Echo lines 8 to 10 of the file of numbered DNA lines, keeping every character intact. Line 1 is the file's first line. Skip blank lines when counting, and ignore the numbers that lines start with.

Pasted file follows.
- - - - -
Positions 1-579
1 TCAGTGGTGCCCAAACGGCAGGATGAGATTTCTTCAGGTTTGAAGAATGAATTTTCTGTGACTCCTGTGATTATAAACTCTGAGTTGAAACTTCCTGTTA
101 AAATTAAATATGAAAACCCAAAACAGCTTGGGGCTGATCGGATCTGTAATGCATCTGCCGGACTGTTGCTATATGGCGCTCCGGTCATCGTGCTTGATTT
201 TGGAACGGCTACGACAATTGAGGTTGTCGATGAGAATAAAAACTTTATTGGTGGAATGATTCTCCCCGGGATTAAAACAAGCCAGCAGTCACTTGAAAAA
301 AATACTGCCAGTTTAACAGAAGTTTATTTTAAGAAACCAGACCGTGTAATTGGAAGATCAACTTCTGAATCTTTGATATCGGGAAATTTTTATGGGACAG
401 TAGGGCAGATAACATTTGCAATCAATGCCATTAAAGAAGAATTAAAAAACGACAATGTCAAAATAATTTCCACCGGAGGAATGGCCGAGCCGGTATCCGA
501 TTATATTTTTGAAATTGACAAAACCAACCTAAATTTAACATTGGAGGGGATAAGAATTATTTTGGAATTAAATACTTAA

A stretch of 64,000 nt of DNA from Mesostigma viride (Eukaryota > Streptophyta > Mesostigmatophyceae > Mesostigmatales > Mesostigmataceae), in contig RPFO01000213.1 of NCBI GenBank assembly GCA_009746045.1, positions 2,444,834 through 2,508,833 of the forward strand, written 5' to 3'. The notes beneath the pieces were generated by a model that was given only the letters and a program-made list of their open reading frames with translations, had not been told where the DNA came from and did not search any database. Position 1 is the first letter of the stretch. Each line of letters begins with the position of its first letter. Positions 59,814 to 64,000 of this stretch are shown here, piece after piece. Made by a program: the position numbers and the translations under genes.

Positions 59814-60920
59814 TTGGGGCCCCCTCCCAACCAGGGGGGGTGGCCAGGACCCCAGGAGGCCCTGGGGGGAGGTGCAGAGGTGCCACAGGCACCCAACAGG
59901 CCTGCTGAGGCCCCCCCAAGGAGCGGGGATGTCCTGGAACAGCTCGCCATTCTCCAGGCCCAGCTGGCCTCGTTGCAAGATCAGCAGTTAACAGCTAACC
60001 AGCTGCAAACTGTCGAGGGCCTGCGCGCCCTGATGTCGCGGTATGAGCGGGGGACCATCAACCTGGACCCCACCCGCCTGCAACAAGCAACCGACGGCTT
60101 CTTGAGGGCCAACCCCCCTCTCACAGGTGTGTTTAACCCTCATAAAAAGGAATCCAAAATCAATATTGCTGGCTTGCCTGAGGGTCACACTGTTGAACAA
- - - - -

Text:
A stretch of 64,000 nt of DNA from Mesostigma viride (Eukaryota > Streptophyta > Mesostigmatophyceae > Mesostigmatales > Mesostigmataceae), in contig RPFO01000213.1 of NCBI GenBank assembly GCA_009746045.1, positions 2,444,834 through 2,508,833 of the forward strand, written 5' to 3'. The notes beneath the pieces were generated by a model that was given only the letters and a program-made list of their open reading frames with translations, had not been told where the DNA came from and did not search any database. Position 1 is the first letter of the stretch. Each line of letters begins with the position of its first letter. Positions 59,814 to 64,000 of this stretch are shown here, piece after piece. Made by a program: the position numbers and the translations under genes.

Positions 59814-60920
59814 TTGGGGCCCCCTCCCAACCAGGGGGGGTGGCCAGGACCCCAGGAGGCCCTGGGGGGAGGTGCAGAGGTGCCACAGGCACCCAACAGG